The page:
One nice piece of cooking, one condiment - that is enough. I arrived at Rivea two months before it was Monsieur Ducasse's sous chef for a long time. He suggested I go to work at Le Louis opened and have been looking for local produce ever since. It is so important to me and Monsieur Ducasse to work with local produce.

Some things, like lemons and baby artichokes, I have to get flown over, but I love the lamb, the beef, the lobster, the carrots, the radishes. What is so important from Monsieur Ducasse is his feedback. He is always pushing me forward, giving me the opportunity to open my mind more. If I had my own restaurant now in France, I might have my name above the door but I wouldn't have someone telling me that I can always be better, that I can work in ways I had never thought of. He wants my expression on the plate - I take the Alain Ducasse way but add my style. He is exactly the same with every chef in every restaurant
he runs. Now I am here in Rivea to teach what Monsieur Ducasse has taught me.

Alain Ducasse on London

Rivea might be Alain Ducasse's second London restaurant, but he is not stopping there - the multi-award-winning chef freely admits that he is looking to expand in the capital. While no announcement can be made yet, it shows just how impressed he is with London's transformation over the past decade.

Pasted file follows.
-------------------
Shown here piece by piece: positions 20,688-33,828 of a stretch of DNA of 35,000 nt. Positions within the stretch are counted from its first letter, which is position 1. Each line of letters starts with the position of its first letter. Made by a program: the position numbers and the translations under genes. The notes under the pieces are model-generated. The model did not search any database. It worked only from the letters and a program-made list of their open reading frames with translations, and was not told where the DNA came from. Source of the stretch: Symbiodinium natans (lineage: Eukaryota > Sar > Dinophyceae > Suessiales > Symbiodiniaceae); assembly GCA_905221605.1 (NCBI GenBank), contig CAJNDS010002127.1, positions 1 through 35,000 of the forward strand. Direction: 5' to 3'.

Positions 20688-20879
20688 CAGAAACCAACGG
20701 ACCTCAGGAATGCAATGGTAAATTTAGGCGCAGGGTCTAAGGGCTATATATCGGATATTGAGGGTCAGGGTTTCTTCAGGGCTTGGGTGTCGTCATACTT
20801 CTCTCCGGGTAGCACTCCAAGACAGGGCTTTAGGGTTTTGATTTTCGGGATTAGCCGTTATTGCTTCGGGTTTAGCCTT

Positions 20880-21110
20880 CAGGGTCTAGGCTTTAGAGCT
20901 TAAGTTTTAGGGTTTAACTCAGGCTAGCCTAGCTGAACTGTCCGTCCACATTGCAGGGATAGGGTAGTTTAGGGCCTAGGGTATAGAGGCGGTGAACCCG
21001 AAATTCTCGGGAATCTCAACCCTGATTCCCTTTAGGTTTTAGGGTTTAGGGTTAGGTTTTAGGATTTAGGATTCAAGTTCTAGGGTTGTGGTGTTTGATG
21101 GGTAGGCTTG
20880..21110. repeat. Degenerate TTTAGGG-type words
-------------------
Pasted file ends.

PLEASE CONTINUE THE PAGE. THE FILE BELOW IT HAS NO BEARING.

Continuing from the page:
"It has been an amazing revolution: the diversity of the cuisine; the amount of nationalities," he says. "Paris is much less cosmopolitan and it still has an incredible range of restaurants - from informal to fine dining. But in London, there are more full concepts - restaurants that combine everything from cooking to design."

The financial situation has played a big part in shaping each city, especially since the recession, he says: "The restaurant scenes reflect the economy in London
and Paris. You will find more fine-dining restaurants in Paris, because that is our history, and lots of great bistros - but less diversity. It is London's diversity
that has grown so much."

Ducasse, who recently published a photography-led uidebook to London, called J'Aime London, is willing to namecheck a few chefs who currently wow him in London, but insists that no small group should be the sole recipients of his praise.

He says: "Ollie Dabbous, Brett Graham, Jason Atherton: these are dynamic chefs offering great experiences, but it is restrictive to name just a few. There is so much going on in London and so many great chefs."

From the menu


•Provence-style vegetable caponata £7

•Warm octopus and potato salad £8

•Sea bass carpaccio and pine nuts £11


•Artichoke and borage ravioli £9

•Casareccia pasta with raw and cooked courgettes £8


• Cookpot of vegetables from our farmers £11

•Gilthead bream, baked vegetables and pesto £14

•Baked John Dory Riviera-style £14

•Sea bass, violon courgette and flowers £16


•Rhubarb and strawberry, almond ice-cream £6

•Lemon shortbread, limoncello sorbet £6

•Chocolate tart £6

Rivea London

After a full education across Alain Ducasse's empire of restaurants, Damien Leroux was chosen to head up the new Rivea London at the Bulgari hotel, which opened in May. Tom Vaughan finds out how Ducasse and Leroux's relationship has developed.

Opened in the Bulgari Hotel in Knightsbridge, London, Rivea is a sister site to Ducasse's restaurant of the same name in Saint Tropez. Both of the restaurants aim to capture the produce-drizen Mediterranean cuisine, which focuses on small sharing plates.